And as is true for any nighttime scene [laughs], it's in the middle of the night, you're tired, you're having to fight the exhaustion of switching your internal clock. And ... [at] the end of a shooting day, the sun starts coming up, and you're starting to hear the birds and it's like, "Oh my gosh, we have so much to shoot still," and these birds are already starting [laughs], you know, it's coming. I'll always remember that: the changing of the sky and that, oh, you're getting close to the end here, so you better hurry up. That's true for every nighttime scene. It doesn't matter how great you're shooting, it always ends that way.

'[The Green Knight is] such an idiosyncratic movie, it's so strange'

Moving on to episode 4, I want to ask about the challenge of scenes taking place at night and in dark interiors. "Game of Thrones," in its final season, I remember one episode came a little under fire because everybody complained they couldn't see what was happening in this big battle sequence. Was that in the back of your mind at all?

I think under exposure is [laughs], it seems like it's a point of contention for a lot of people and like, "How dark is acceptable?" I have a nice TV at home and I can see it in a way that is bright and I know that in the 4K HDR, it looks like it should. So you kind of just worry about how underlit can you get, what's acceptable for everyone's TV. Because I'm in a good environment when I'm in the post-production facility, it's as good as it's going to get there. Everything's calibrated, the monitors are incredible, but you have to remember not everyone has this experience. Not only in the environment that you're coloring in — which is quite dark, there's no windows — but also their TVs aren't as nice.

So you kind of try to meet somewhere in the middle. For the scene with Layla, I tried to over light so that I knew we could pull it down or go up if we needed to. That's generally my methodology, is to do a little more and then bring it down, just so I don't paint us into a corner where you can't see anything. But it is frustrating, I'll say just as a cinematographer, when people report that they couldn't see anything. Because as I've mentioned, the viewing experiences in post-production are so good. I know that you should be seeing something. And I know I push things to their limit sometimes, but I know when I'm watching something, I know exactly where I am. So maybe sometimes it's compression. Maybe it's sometimes a streaming service, or one's TV, but it can be frustrating to not have a unified, everyone seeing it the same way.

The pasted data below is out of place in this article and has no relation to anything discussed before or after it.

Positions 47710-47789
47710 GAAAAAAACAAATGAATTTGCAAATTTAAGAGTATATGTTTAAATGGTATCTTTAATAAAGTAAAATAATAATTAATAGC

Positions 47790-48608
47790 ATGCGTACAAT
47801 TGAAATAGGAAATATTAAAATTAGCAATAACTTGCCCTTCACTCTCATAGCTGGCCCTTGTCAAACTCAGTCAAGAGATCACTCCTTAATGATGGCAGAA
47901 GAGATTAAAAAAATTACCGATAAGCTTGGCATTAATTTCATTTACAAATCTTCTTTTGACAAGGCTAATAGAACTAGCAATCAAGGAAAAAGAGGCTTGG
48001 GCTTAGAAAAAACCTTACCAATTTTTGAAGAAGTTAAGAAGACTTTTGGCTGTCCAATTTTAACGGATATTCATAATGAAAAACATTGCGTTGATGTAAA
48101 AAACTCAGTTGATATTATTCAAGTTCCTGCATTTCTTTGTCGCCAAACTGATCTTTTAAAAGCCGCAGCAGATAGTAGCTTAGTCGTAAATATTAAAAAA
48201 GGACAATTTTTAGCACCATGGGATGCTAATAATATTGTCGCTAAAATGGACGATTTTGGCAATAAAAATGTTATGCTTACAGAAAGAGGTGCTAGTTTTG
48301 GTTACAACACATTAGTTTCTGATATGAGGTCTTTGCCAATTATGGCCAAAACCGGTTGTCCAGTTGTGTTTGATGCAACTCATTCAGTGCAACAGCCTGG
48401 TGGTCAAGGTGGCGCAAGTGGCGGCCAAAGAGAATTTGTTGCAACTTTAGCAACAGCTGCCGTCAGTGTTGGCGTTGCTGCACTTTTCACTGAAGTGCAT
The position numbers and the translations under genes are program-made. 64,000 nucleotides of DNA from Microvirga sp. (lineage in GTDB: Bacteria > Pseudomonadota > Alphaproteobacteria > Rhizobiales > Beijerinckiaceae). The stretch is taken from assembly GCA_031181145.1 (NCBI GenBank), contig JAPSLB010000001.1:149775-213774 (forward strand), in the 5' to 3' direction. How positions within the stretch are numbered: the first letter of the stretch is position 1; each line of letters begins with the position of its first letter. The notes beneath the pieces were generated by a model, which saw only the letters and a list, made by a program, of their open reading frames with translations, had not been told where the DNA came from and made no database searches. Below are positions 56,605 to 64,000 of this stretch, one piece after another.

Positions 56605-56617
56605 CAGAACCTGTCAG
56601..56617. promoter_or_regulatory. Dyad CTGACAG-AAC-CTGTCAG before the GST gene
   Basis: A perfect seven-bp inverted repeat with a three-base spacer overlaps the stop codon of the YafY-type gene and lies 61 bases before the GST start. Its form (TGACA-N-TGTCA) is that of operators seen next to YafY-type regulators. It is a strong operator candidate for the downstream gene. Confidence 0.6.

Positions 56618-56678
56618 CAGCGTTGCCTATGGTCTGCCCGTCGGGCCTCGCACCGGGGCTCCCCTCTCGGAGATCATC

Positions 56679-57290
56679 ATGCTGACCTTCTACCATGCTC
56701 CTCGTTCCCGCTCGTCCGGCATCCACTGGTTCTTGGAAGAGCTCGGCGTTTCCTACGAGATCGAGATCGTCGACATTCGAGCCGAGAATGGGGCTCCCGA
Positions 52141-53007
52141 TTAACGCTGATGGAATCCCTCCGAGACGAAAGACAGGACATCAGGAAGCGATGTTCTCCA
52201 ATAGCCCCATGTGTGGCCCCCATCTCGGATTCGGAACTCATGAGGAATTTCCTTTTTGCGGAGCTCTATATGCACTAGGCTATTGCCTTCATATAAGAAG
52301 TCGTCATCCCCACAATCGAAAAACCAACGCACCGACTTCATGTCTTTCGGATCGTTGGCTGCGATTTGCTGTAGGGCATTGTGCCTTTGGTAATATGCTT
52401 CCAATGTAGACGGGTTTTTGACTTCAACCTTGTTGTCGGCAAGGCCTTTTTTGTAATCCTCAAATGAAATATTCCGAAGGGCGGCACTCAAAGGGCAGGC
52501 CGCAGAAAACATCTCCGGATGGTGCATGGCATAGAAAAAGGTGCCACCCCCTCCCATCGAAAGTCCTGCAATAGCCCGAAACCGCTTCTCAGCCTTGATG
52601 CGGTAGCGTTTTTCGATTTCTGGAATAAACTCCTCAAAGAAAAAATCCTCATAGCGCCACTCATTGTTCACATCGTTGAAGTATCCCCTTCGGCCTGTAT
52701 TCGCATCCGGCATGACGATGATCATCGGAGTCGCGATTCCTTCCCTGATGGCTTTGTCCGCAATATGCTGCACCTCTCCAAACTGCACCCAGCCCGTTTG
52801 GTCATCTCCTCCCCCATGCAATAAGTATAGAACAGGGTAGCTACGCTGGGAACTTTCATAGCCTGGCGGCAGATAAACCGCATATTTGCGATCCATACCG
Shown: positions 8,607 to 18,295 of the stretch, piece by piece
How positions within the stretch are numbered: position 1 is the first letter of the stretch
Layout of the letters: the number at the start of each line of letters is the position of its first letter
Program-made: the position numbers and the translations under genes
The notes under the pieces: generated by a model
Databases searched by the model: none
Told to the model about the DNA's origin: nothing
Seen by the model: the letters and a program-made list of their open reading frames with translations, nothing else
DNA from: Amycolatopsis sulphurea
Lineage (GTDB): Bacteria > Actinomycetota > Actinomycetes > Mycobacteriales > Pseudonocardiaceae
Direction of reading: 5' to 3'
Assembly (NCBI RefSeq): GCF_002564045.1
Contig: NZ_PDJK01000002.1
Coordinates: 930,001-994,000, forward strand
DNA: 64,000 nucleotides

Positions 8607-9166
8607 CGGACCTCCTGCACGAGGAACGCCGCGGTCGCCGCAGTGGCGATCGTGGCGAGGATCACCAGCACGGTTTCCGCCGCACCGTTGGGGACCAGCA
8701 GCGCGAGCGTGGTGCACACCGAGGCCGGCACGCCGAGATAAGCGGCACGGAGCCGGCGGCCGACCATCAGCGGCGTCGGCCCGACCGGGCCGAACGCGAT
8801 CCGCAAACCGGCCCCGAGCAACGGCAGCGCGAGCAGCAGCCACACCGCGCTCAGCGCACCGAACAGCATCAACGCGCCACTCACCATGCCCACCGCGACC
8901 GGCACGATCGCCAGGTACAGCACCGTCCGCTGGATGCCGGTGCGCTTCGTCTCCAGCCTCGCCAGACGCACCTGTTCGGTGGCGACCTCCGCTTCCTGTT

And the same is true even for theaters. Projectors can be dim, they may not have changed a bulb in a while. So it's a challenge. I feel like horror scenes need darkness. However, you have to keep in mind that not everyone can see everything at every time [laughs]. So it's a real challenge.

I couldn't let you go without mentioning "The Green Knight." I absolutely loved your work on it. Are you as bothered as I am that it kind of just got shut out by the Oscars?

I was so pleased that that movie got out as wide and seen by as many people as it did. It's such an idiosyncratic movie, it's so strange. We did some really cool stuff in that movie. I'm so proud of it, photographically. I was highlighted by a number of critics awards and things like that so, of course, I'm more than thankful. I never in a million years would've thought we would've been in even conversations about movies that were missed by the Oscars. So I never, ever expected us to be in Oscar contention. So maybe there's a movie down the road that we'll be in that kind of talk, but it was definitely not this one. I'm just so glad that so many people saw it.

"Moon Knight" episodes 1-4 are available now on Disney+. Episode 5 releases on Wednesday 27 April, 2022.